I have 26 years in recovery and 19+ years working at a treatment facility for adults. I am still amazed at how many of us make our recoveries much more difficult than they need to be. The terms “in your head,” “over-thinking it” and “over-analyzing things” come up a lot. Those who are working recovery and have time in the program understand that the above issues all relate to control and acceptance. Giving up the need to control every aspect of your lives and accepting guidance from those who know the way is the only path to an alcohol-and-drug-free life
When a client enters treatment and begins a sentence with “I think…” I immediately cut them off and remind them that their very best thinking got them here. I tell them, “Don’t think, follow directions. You were given a daily schedule to follow. Don’t think about it, follow it. You’ve been asked to get a sponsor. Don’t think about it, get one. You’ve been asked to write your life story. Don’t think about it, sit down and write it.”
This is easier said than done, I know. It took me several (okay, many) attempts at sobriety to finally get it right, and I do remember how difficult I made everything offered to me, insuring that this recovery “stuff” would never work for me and my just-around-the-corner relapse would be someone else’s fault.
So how do we learn to “get out of our heads and into our hearts” and begin the recovery process? How do we learn to trust a process when we’re not sure we even understand it? Well, I believe we must get the newcomers to accept something they do understand and can easily implement. This begins by getting a commitment to make recovery your daily top priority. Nothing comes between you and your recovery. The understanding and the ease of this comes with the fact that this is “just for today.” This is the primary path.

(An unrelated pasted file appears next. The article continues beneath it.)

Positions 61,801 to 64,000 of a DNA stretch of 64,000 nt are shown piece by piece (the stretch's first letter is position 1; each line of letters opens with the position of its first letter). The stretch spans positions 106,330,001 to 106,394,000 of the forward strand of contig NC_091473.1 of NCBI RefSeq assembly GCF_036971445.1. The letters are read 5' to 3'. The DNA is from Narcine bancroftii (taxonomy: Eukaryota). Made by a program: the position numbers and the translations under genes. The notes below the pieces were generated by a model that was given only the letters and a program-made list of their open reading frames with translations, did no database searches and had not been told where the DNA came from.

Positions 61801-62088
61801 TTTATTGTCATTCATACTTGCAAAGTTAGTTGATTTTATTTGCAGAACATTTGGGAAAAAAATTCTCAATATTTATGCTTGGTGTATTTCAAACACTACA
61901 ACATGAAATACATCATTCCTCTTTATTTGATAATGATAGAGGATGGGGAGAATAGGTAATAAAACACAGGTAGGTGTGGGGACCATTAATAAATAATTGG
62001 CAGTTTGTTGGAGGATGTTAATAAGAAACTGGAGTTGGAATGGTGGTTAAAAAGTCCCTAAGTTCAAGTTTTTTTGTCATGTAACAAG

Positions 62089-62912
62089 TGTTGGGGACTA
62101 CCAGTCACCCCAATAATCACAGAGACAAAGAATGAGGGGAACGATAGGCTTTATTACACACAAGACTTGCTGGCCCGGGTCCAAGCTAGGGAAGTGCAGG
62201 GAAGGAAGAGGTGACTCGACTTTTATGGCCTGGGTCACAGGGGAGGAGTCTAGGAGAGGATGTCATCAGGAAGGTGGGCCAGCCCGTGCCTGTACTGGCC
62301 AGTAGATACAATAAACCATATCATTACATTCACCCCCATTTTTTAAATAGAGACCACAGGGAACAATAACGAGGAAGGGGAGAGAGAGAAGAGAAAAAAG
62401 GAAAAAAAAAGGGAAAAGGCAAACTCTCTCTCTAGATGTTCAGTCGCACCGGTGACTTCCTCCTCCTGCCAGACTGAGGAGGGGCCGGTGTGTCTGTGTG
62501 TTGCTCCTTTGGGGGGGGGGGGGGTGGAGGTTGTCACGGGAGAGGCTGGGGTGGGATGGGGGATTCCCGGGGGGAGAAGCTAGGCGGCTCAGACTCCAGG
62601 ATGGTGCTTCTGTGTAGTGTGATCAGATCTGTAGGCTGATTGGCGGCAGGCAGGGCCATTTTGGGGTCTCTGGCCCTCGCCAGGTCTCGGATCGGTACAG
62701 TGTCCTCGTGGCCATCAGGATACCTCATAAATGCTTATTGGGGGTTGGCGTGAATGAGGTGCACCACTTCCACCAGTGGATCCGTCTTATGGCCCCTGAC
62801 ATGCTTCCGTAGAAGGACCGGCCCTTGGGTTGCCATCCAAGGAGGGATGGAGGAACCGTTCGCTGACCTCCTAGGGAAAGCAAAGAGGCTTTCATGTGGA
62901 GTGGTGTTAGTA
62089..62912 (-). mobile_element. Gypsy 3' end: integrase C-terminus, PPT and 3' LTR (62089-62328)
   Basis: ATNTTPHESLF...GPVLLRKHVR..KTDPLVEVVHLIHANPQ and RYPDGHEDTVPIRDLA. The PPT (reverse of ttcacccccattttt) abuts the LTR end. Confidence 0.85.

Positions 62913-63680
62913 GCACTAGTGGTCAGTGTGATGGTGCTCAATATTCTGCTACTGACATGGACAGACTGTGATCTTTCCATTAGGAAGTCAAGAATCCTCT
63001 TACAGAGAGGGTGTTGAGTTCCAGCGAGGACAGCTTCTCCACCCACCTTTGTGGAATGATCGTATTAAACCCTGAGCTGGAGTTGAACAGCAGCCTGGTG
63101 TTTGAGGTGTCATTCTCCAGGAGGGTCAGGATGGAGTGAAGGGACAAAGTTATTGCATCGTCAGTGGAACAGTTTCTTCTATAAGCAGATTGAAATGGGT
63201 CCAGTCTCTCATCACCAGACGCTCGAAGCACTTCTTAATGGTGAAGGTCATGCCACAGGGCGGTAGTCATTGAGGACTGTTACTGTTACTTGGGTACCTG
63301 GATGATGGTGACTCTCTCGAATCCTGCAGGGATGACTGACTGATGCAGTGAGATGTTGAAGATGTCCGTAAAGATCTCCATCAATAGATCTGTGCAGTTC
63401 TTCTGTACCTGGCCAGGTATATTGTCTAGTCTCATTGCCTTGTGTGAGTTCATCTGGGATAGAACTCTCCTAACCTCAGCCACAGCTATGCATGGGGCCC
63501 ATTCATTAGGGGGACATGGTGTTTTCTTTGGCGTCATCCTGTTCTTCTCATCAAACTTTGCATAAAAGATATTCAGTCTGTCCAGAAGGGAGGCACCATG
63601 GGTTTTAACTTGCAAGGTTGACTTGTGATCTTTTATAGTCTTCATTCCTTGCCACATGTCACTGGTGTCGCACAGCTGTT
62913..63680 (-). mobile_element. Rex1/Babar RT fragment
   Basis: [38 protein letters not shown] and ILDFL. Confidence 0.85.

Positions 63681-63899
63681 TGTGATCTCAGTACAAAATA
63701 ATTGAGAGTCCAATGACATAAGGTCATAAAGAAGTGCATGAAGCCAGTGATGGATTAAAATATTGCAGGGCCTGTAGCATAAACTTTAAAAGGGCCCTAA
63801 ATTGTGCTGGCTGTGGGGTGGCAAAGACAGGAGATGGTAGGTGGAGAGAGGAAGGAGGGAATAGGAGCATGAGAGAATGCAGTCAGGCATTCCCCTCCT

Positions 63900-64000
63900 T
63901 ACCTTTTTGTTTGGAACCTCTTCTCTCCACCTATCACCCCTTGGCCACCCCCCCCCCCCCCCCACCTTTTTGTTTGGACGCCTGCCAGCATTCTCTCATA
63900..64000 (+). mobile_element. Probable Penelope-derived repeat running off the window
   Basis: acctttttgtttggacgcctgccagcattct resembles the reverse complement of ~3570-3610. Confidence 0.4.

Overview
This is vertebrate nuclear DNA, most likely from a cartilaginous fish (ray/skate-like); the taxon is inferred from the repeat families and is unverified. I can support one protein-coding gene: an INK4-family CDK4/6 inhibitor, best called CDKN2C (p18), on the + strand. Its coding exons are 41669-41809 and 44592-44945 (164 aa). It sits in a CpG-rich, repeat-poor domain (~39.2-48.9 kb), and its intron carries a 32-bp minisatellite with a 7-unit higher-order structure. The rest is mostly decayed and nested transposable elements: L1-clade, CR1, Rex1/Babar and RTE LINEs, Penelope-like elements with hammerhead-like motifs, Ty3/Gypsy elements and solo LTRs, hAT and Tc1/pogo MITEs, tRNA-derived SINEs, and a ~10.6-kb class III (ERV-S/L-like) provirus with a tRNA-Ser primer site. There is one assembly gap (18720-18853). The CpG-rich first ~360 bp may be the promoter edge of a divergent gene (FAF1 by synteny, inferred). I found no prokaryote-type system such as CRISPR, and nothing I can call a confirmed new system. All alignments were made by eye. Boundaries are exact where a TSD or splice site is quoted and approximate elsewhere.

I have had the same daily priority since June 22, 1987. Today I will stay sober. I accept, that in order to this, these are some things I should do and some things I shouldn’t. My “shoulds” and “should-nots” have changed over 26 years, but really not that much. I still include prayer, gratitude and contact with the recovering community as “shoulds,” and I accept that my character defects are always ready to be stirred up. My “should-nots” focus on behaviors that feed these defects; ego, laziness and indifference included. If they are present, I have put something ahead of my priority to stay sober today and I need to address the behavior. I should not ignore these behaviors.
I believe those new in the recovery process can understand and accept a daily commitment to staying sober by doing a few basic things like attending a meeting and a few basic “should-nots” like avoiding others who do not support their recovery. I encourage these newcomers to journal each evening about the things they did that day to make and protect their priority.
A client recently ranted on for several minutes about all the things going on in his life that were bothering him and “wrecking his recovery.” I asked if he was sober and he replied “of course.” I suggested that he give a prayer of gratitude for that, stop the complaining and enjoy his sobriety.
I have just about completed another day in recovery with my daily priority intact. I will think no farther ahead than going to sleep tonight. If tomorrow arrives, I will deal with it then.